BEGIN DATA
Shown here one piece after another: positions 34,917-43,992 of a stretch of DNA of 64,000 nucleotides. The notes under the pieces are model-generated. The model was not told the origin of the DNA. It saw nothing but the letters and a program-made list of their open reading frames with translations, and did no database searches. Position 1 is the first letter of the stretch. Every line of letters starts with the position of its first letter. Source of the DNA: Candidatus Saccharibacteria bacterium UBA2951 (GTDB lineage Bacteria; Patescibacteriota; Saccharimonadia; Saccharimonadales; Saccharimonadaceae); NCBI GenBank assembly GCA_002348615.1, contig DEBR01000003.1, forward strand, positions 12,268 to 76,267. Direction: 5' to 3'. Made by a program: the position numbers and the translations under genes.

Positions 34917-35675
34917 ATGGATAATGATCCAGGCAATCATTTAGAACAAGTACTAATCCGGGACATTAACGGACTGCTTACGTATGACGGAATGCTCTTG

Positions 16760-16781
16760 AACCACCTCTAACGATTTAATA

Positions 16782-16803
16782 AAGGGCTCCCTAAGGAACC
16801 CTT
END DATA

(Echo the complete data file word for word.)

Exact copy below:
Shown here one piece after another: positions 34,917-43,992 of a stretch of DNA of 64,000 nucleotides. The notes under the pieces are model-generated. The model was not told the origin of the DNA. It saw nothing but the letters and a program-made list of their open reading frames with translations, and did no database searches. Position 1 is the first letter of the stretch. Every line of letters starts with the position of its first letter. Source of the DNA: Candidatus Saccharibacteria bacterium UBA2951 (GTDB lineage Bacteria; Patescibacteriota; Saccharimonadia; Saccharimonadales; Saccharimonadaceae); NCBI GenBank assembly GCA_002348615.1, contig DEBR01000003.1, forward strand, positions 12,268 to 76,267. Direction: 5' to 3'. Made by a program: the position numbers and the translations under genes.

Positions 34917-35675
34917 ATGGATAATGATCCAGGCAATCATTTAGAACAAGTACTAATCCGGGACATTAACGGACTGCTTACGTATGACGGAATGCTCTTG

Positions 16760-16781
16760 AACCACCTCTAACGATTTAATA

Positions 16782-16803
16782 AAGGGCTCCCTAAGGAACC
16801 CTT